By 1993, the year the last issue of Heresies was published, Lippard was spending much of her time in New Mexico. She had never entirely left the fray, protesting Reagan-era repression of left-wing movements in El Salvador and Nicaragua in the 1980s, but Galisteo offered her a fresh perspective. “I wanted to broaden my life, ironically by narrowing it down to a tiny community,” she explains. She started the town newsletter, for which she still writes a column, and became a member of its volunteer fire brigade. (She met her current partner, the Marxist social anthropologist Jim Faris, in 1994; he now lives in a retirement community in nearby Santa Fe.)
In some ways she brought the fray to the Southwest. In books that merge cultural history, geography, and art—including two of her best, The Lure of the Local: Senses of Place in a Multicentered Society (1997) and Undermining: A Wild Ride Through Land Use, Politics, and Art in the Changing West (2013)—Lippard circles the question of what we owe to the places we inhabit. Her most recent show, “Going with the Flow: Art, Actions, and Western Waters,” co-curated with Brandee Caoba at SITE Santa Fe, ran from April to July 2023; it bridged art with science and history by gathering works that investigated water scarcity. “Artists can make the connections visible,” Lippard writes in the introduction to The Lure of the Local. “They can expose the social agendas that have formed the land…rather than merely reflecting some of [its] beauty back into the marketplace or the living room.” The old bromide inviting us to think globally and act locally takes on new meanings when a multinational corporation is fracking down the street, or when petrochemical conglomerates set up shop on your ancestors’ burial grounds and give your mother cancer.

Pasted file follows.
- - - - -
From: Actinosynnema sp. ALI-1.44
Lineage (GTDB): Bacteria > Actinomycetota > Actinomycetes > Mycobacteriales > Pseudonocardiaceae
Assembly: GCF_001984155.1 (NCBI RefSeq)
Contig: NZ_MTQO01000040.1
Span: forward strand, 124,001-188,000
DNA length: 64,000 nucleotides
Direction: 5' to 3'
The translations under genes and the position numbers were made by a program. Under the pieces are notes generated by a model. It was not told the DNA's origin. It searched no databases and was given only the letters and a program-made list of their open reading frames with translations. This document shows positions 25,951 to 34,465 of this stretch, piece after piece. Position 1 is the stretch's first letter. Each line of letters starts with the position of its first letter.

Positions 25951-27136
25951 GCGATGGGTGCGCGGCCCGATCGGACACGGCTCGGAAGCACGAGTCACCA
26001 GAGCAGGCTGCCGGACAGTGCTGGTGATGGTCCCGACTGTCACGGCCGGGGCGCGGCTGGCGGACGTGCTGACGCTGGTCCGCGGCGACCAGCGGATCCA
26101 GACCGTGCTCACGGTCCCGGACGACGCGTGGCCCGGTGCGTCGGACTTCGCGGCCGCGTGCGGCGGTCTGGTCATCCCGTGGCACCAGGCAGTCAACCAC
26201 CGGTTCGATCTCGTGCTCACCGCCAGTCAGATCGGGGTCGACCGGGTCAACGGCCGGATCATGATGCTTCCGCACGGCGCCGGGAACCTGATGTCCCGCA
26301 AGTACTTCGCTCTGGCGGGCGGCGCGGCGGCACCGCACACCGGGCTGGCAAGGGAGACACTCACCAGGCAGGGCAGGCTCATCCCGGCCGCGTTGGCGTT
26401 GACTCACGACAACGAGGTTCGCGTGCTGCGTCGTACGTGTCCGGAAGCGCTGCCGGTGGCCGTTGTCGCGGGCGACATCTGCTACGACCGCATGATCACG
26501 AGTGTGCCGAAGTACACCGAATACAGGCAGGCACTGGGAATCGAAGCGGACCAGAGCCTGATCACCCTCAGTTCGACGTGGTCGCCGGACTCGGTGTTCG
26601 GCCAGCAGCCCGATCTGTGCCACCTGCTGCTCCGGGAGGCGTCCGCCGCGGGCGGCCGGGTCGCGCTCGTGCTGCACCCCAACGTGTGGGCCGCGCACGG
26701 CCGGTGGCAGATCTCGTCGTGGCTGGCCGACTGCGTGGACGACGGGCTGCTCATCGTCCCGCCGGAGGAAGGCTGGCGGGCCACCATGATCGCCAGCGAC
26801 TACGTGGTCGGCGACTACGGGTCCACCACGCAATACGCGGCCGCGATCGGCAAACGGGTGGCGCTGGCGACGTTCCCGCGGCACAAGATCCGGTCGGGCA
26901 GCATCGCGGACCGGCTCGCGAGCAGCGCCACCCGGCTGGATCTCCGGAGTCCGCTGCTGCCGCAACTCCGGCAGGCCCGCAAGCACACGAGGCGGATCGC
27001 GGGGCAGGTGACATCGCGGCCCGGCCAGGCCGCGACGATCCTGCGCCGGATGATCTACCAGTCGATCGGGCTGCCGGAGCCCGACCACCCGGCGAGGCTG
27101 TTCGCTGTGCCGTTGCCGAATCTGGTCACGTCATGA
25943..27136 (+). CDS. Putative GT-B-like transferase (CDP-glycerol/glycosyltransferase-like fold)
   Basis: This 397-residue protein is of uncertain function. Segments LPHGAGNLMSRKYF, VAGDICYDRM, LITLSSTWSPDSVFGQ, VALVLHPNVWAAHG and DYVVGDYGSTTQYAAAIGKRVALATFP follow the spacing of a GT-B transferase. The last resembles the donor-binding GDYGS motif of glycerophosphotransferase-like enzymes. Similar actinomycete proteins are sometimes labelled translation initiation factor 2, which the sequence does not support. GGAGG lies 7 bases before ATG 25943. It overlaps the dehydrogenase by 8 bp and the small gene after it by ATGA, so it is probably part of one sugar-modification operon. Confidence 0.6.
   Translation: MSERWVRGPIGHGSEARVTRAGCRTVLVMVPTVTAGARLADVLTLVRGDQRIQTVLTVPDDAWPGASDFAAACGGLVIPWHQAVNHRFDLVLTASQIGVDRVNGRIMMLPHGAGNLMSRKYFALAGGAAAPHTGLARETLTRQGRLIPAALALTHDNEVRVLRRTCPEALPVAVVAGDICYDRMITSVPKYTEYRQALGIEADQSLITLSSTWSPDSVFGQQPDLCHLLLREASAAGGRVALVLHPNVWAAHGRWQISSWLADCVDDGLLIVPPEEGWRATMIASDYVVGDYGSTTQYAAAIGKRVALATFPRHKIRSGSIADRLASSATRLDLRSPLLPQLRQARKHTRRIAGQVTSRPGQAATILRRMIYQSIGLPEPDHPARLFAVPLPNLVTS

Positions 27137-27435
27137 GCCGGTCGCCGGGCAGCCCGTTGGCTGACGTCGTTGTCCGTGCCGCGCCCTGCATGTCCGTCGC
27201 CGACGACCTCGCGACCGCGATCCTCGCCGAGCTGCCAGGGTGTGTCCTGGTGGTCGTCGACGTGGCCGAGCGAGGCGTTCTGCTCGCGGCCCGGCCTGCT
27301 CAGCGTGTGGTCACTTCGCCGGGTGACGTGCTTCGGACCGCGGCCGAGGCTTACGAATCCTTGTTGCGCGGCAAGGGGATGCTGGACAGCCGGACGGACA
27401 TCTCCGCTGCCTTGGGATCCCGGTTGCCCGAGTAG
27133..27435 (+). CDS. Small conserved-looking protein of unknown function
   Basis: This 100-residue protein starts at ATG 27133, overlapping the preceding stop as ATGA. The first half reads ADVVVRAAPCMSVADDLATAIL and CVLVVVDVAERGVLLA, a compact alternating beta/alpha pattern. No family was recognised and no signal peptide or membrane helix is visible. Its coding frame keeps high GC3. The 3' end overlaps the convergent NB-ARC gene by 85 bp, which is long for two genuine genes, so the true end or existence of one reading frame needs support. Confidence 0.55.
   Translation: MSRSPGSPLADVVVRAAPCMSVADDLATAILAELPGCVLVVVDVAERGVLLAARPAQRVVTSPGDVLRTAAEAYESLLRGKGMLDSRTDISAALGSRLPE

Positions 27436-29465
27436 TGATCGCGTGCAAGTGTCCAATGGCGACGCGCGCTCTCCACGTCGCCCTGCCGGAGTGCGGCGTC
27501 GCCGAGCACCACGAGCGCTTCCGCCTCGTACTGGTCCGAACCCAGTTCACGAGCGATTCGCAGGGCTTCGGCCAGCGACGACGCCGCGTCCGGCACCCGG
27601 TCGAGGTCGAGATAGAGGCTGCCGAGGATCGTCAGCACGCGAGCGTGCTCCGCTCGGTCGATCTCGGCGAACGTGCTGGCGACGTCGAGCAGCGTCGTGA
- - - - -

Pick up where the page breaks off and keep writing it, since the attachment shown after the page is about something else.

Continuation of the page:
One could argue that art lost its nerve when it became a big shiny business, with its high-priced objects, billionaire donors, and institutions fearful of causing offense. But Lippard hasn’t become a burn-it-all-down cynic. The dialectics of nature and culture have instead made her writing more lyrical and discursive over the years, closer to Rebecca Solnit than to what we typically think of as art criticism. The idea of place, bound as it is to our sense of identity, mythology, and ecology, has become a major theme for artists working under the threat of climate change, including Indigenous artists whose traditions were always attuned to the earth. From the Native American art duo Postcommodity’s sound installations to the London-based collective Forensic Architecture, whose investigations are exhibited in both art biennials and human rights tribunals, many artists today are asking the kinds of questions Lippard did: What kind of impact can art have outside of its usual institutional structures? To what extent can it remedy our obliviousness and inertia?
Gone are the days when all one had to do to form a new political action committee was sit down at a kitchen table with a few friends; art has never felt more scattered, geographically and otherwise. This can be disorienting for those who prefer consensus about art’s aims and expect it to be shown in a New York gallery and judged worthy of attention by a salaried critic. Since the advent of the Internet, we’ve been hearing regularly that art criticism is dead (or “temporarily suspended,” as Jerry Saltz recently declared on a podcast), often from those who pine for an era when cultural authority was less questioningly conferred.
But the only thing near extinction is the traditional art review. Equipping oneself with a critical perspective has become a kind of prerequisite for twenty-first-century life, and Lippard’s approach—forthright, flexible, emerging directly from lived experience—is among the best I know for criticism. “Art in fact is all about choices,” she wrote in 1979, though it might as well have been yesterday. “And choices, in turn, are all about how to use time, the means by which to know more about the connections between art and life, and by doing so, to make art a part of the lives of others.”